Photograph by Wayne Browning - © All Rights Reserved

March 14, 2017
Cumberland Mountains
Icicle Grows In Cold March Air
Photograph by Wayne Browning - © All Rights Reserved


Snow Covers High Country
March 13-15, 2017

A winter storm transformed the high country of the High Knob Massif into a wonderland during March 13-15, with wet snow followed by dry snow & rime.

March 15, 2017
Elevation 4196 feet
Mean Snow Depth 8-10"
Eagle Knob of High Knob Massif
Sunshine Illuminates Snow & Rime
Cody Blankenbecler Image - © All Rights Reserved

Snow depths of 6" to 12"+ were common across upper elevations of the massif above 3000 feet, with the deepest snow at highest elevations where all precipitation fell in the form of snow.

March 13, 2017
High Knob Massif Webcam
University Of Virginia's College At Wise
Just Before Precipitation Development

The wet snow phase into morning hours of March 14 was highly elevation biased, with the following totals observed by elevation:

High Knob Massif Summit Level: 5" at 4200 feet
High Chaparral Community: 2" at 3300 feet
Norton-Wise: 0.5" at 2300-2600 feet
Clintwood: 0" at 1600 feet

March 14, 2017
High Knob Massif Webcam
University Of Virginia's College At Wise
Break Between Wet Snow & Much Drier Snow

An additional 2" to 5" of new, low density 
snow fell into morning hours of March 15.

March 15, 2017
High Knob Massif Webcam
University Of Virginia's College At Wise
Bitter Cold Air In Wake Of NW Flow Snow

March 13-15 Winter Storm
( Mean Ground Depth AM March 15 )

Clintwood 1 W – Elevation 1560 feet
2.0″ Snowfall ( 1″ ground depth )

Nora 4 SSE – Elevation 2650 feet
3.1″ Snowfall ( 2″ ground depth )

City of Norton WP – Elevation 2342 feet
3.3″ Snowfall ( 2″ ground depth )

UVA-Wise – Elevation 2550 feet
4.0″ Snowfall ( 3″ ground depth )

3300 feet
High Chaparral of High Knob Massif
7.0″ Snowfall ( 6″ ground depth )

4196 feet
Eagle Knob of High Knob Massif
10.0″ Snowfall ( 6-12″+ depths )

March 15, 2017
High Knob Massif - Elevation 3300 feet
Deep Snow In High Chaparral Community
Photograph by Darlene Fields - © All Rights Reserved

Darlene Fields captured beautiful scenes of the deep snow in the High Chaparral community, 4 air miles east of the peak of High Knob and the main crest zone containing a total of 15 peaks that rise to 3600 feet or higher in elevation.

March 15, 2017
Upper Tennessee River Basin
Deep Snow In High Chaparral Community
Photograph by Darlene Fields - © All Rights Reserved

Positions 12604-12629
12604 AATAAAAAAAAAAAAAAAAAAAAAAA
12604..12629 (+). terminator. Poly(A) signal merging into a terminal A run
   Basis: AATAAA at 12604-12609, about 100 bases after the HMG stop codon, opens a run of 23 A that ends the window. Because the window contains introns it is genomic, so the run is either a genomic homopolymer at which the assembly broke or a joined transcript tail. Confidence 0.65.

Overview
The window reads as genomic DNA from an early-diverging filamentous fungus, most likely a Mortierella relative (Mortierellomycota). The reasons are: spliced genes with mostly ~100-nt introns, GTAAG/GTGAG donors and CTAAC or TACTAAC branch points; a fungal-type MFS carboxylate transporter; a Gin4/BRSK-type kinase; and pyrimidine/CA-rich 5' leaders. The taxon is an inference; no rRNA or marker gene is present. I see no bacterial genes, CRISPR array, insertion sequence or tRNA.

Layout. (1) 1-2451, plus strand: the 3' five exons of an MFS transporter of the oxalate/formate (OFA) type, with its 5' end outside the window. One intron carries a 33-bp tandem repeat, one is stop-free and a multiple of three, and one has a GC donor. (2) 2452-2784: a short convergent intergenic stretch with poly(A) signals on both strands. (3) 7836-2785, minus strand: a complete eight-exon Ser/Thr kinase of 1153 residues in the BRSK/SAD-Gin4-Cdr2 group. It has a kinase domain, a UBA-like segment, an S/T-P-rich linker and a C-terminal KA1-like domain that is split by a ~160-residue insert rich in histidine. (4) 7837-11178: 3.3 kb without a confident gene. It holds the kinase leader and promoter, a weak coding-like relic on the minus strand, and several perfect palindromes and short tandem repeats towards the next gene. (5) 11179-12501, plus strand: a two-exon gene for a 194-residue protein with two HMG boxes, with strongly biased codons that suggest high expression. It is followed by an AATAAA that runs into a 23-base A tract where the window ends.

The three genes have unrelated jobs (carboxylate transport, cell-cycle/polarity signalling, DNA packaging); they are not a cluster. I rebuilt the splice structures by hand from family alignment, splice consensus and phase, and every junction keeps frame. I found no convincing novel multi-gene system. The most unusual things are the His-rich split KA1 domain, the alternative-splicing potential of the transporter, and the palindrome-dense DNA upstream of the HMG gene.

The High Chaparral community rests at the top of a divide separating the watersheds of Burns Creek, Big Stony Creek, and Little Stony Creek of the Clinch River of the great Upper Tennessee River Basin, with an array of homes generally between 3200 and 3400 feet above sea level.

March 15, 2017
Remnant Massif of High Knob Landform
Deep Snow In High Chaparral Community
Photograph by Darlene Fields - © All Rights Reserved

Spring snow is common in the high country, with this week marking the 24 year anniversary of the great Superstorm of March 1993 when 46.0" of snow was measured in High Chaparral by 
Joe & Darlene Fields.*

*A snow depth of 58.0" was observed at the summit level of the massif.

March 15, 2017
Ground Depth In High Chaparral Community
Photograph by Darlene Fields - © All Rights Reserved

The Winter Season of 2016-17 has been highly anomalous, with this marking only the third snowfall to generate depths of at least 6" or more.  In fact, this event either tied ( in High Chaparral ) or became the deepest observed so far this puny snowfall season that has only produced 
around 42" atop the massif.**

**In general it was very close to the January 27-30, 2017 snow event that produced 7.0" in High Chaparral
and 9.0" on Eagle Knob.

A check of the past 10 winter seasons in the high country of the High Knob Massif reveals that this current season has produced the least drifting of the past decade, and the least total snowfall.  Even the 2006-07 season produced more snow than this one despite max mean depths that barely topped half a foot.

Max Observed Snow Depths
( Drifts Reported or Estimated )

2006-07 Winter Season
6-7"+
( 3 feet drifts )

2007-08 Winter Season
6-12"
( 3 to 4 feet drifts )

2008-09 Winter Season
11-13"+ 
( 4 to 5+ feet drifts

2009-10 Winter Season
24-36"
( 4 to 5+ feet drifts )

2010-11 Winter Season
14-24"+
( 4+ feet drifts )

2011-12 Winter Season
12-24"
( 3+ feet drifts )

2012-13 Winter Season
30"
( 4 to 8 feet drifts )

2013-14 Winter Season
16-24"+
( 4 to 8 feet drifts )

2014-15 Winter Season
36-50"
( Larger Drifts )

2015-16 Winter Season
18-24"+
( 3 to 4+ feet drifts )

The previous 7 winter seasons prior to this one produced mean depths that reached at least 2 feet or more at highest elevations, with the massive snowpack of Winter 2014-15 standing out with